From Martin Taylor (about 2004.03.21)

If R
perceives a message from S as a

flame, what
does that mean? I think it means that R perceives S to

have the
intention of hurting R. If R perceives a message from S as a

flame, what
does that mean? I think it means that R perceives S to

have the
intention of hurting R. And what, in turn, does that mean?

To
“have the intention” means to have a reference value for some

perception.
That perception would have to be related to S’s

perception
of R. If S “intended” to hurt R, S wants to perceive R as

being in
some way damaged.

I think you explain PCT as I like it. I often
reorganize after reading your mails.

There is another thing I will involve. Take a look
below.

From Bill Williams (about 2004.03.22)

What if
there is a predator-- a serial killer-- at work what

then? Or, in less dramatic example what if a
nasty jerk does stuff-- or

just says stuff that makes other people feel bad?

I will talk
about a receiver’s perception of the sender’s intention. Martin has a hypothetical example; “I
think it means that R perceives S to have the intention of hurting R”. And _I
perceive Bill to have the perception that the serie killer has an intention (reference)
to kill people. I perceive that Peter excludes the sender’s intention when he
controls the flame.

I am sorry but I
have to repeat myself and I will make the most of the opportunity to say that
the world will benefit most from PCT if they (learn PCT and) really understand
that we can’t place side by side a person’s action (writing a letter) and his
intention or purpose.

I am almost
fixedly on the theme that we shall not assume that the sender has an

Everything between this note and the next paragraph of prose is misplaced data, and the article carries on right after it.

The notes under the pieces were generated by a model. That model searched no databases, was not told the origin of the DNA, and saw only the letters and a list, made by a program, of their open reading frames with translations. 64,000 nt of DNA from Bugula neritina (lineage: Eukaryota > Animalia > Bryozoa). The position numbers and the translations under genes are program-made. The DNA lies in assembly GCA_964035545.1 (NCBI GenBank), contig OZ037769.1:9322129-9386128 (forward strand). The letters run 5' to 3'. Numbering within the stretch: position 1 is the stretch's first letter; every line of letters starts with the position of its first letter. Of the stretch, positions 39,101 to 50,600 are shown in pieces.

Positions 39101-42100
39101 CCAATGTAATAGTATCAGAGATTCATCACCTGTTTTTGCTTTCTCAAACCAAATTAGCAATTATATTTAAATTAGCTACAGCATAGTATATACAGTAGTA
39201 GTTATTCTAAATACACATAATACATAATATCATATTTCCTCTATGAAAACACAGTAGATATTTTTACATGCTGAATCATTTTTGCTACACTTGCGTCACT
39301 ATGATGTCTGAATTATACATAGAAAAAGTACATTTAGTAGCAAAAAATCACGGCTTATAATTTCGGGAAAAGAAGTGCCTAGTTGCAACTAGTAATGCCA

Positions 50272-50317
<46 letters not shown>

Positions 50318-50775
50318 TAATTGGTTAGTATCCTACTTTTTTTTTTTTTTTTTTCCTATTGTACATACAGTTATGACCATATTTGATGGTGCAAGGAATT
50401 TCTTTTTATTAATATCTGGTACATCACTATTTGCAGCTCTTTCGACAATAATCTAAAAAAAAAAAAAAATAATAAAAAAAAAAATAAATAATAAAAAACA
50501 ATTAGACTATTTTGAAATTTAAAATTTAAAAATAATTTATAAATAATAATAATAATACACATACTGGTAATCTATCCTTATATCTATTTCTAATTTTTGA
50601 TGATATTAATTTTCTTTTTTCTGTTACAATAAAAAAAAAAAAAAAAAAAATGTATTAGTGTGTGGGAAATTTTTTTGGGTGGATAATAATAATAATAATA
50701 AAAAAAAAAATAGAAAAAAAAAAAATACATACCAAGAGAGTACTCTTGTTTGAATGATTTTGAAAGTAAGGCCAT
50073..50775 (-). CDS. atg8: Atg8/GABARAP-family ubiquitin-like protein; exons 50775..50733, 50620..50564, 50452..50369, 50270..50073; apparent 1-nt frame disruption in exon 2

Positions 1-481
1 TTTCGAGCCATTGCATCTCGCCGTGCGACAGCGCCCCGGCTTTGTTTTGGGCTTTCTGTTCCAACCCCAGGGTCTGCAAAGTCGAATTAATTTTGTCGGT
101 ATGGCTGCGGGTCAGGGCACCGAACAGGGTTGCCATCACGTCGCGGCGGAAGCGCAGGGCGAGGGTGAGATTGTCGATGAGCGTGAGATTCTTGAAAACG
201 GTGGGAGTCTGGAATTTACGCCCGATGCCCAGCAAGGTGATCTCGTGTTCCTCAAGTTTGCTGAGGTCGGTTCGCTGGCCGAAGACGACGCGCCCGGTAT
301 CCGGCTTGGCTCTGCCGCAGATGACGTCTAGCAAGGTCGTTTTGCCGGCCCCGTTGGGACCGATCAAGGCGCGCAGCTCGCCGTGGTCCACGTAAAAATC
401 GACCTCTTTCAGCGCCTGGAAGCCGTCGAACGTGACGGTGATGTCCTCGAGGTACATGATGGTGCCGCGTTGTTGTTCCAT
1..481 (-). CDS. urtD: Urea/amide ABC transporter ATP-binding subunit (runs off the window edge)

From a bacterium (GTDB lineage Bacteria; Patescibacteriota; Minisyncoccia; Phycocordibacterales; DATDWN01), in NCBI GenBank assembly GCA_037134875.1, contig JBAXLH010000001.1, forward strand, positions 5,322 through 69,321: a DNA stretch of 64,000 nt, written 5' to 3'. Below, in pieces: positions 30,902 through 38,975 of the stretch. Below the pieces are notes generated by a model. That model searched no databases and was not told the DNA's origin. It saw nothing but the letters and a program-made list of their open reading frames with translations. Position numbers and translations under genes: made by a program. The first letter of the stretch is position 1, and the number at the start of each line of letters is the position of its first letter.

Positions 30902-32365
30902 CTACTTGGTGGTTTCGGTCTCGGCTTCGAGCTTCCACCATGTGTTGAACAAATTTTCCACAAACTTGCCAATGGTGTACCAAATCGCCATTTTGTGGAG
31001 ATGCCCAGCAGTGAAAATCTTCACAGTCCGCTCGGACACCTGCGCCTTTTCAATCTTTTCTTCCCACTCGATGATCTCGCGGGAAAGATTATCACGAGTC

intention/purpose before she admits the correctness of it.

p = (ke* ko *r + kd

  • d )/ (1 + ko* ke). …………(d#
    the sender’s purpose)

I
know this is a ghost from me and I will use Bills § words to slip through
that we are justified to argue that we know something about the extern
world/the purpose of the Sender.

I agree with Bill P when he [From Bill Powers (2002.06.23.0831 MDT)]
said (my italics):

There is one last twist to this problem:
The idea that the

world consists of perceptions is, of course, also a

perception, as is the idea that we have something called

“a brain” organized into control systems, and so on.

Because the same theory requires that a real world
exist outside us, through which our actions affect
our perceptions, and it tells us that there are
other agencies in that real world that can affect
our perceptions even when we do nothing*. Indeed,
most of our actions are needed to nullify the effect
of unwanted independent disturbances.
* Learning to
control our own perceptions is very much dependent
on learning the effects of actions applied to the
real but invisible world. From
these actions and their

perceived effects,
in innumerable experiments conducted
every moment of the day, we build up a picture that I
is at least consistent, as far as it goes, with the
properties of reality
**.** So while we may never have

any direct knowledge of the real world, we are

continuously in contact with it as it’s reflected

in our perceptual abstractions from it. We are

always acting on it and experiencing the consequences

of its actions on us. That’s a pretty close relationship,

although it’s not what a passionate realist wants.

Let me repeat
with my own words: “Living organisms, also we in CSG can describe parts of the
extern world because we know that our actions try to eliminate the disturbances
which are different from our references. When I react on a force effecting on
me, I know something about that force (the extern world). I know that the force
(the extern world) is in harmony with my reference and in addition the opposite
value of my reaction. If we know our references, and I think we do, then we
know something about the extern world. Using the test, we can learn what other
people really control. This gives us a more fundamental knowledge about the
extern world.”

This is a step
forward for me relative to my earlier understanding of PCT. Earlier I quite
definite rejected knowledge about the extern world beyond physical laws
(learned) and statements I agree with other people.

Although
I admit that I can have knowledge about the extern world (here the senders